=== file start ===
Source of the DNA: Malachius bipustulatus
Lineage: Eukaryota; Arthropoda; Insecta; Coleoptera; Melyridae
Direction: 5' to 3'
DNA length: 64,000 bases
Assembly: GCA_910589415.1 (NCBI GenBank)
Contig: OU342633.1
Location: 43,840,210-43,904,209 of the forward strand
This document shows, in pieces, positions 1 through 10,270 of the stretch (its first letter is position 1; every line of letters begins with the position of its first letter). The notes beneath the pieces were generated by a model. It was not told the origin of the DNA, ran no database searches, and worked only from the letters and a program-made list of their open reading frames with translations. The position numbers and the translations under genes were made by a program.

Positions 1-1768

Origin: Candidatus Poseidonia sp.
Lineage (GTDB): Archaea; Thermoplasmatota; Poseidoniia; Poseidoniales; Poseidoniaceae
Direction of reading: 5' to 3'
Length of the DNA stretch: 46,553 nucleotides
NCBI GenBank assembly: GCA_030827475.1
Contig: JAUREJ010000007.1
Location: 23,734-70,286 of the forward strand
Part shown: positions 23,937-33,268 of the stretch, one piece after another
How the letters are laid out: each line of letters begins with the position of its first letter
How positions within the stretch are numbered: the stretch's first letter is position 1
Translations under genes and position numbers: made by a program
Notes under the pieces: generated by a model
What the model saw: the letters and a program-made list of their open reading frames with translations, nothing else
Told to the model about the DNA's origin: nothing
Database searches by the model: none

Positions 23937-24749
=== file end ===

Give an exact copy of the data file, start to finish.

Source of the DNA: Malachius bipustulatus
Lineage: Eukaryota; Arthropoda; Insecta; Coleoptera; Melyridae
Direction: 5' to 3'
DNA length: 64,000 bases
Assembly: GCA_910589415.1 (NCBI GenBank)
Contig: OU342633.1
Location: 43,840,210-43,904,209 of the forward strand
This document shows, in pieces, positions 1 through 10,270 of the stretch (its first letter is position 1; every line of letters begins with the position of its first letter). The notes beneath the pieces were generated by a model. It was not told the origin of the DNA, ran no database searches, and worked only from the letters and a program-made list of their open reading frames with translations. The position numbers and the translations under genes were made by a program.

Positions 1-1768

Origin: Candidatus Poseidonia sp.
Lineage (GTDB): Archaea; Thermoplasmatota; Poseidoniia; Poseidoniales; Poseidoniaceae
Direction of reading: 5' to 3'
Length of the DNA stretch: 46,553 nucleotides
NCBI GenBank assembly: GCA_030827475.1
Contig: JAUREJ010000007.1
Location: 23,734-70,286 of the forward strand
Part shown: positions 23,937-33,268 of the stretch, one piece after another
How the letters are laid out: each line of letters begins with the position of its first letter
How positions within the stretch are numbered: the stretch's first letter is position 1
Translations under genes and position numbers: made by a program
Notes under the pieces: generated by a model
What the model saw: the letters and a program-made list of their open reading frames with translations, nothing else
Told to the model about the DNA's origin: nothing
Database searches by the model: none

Positions 23937-24749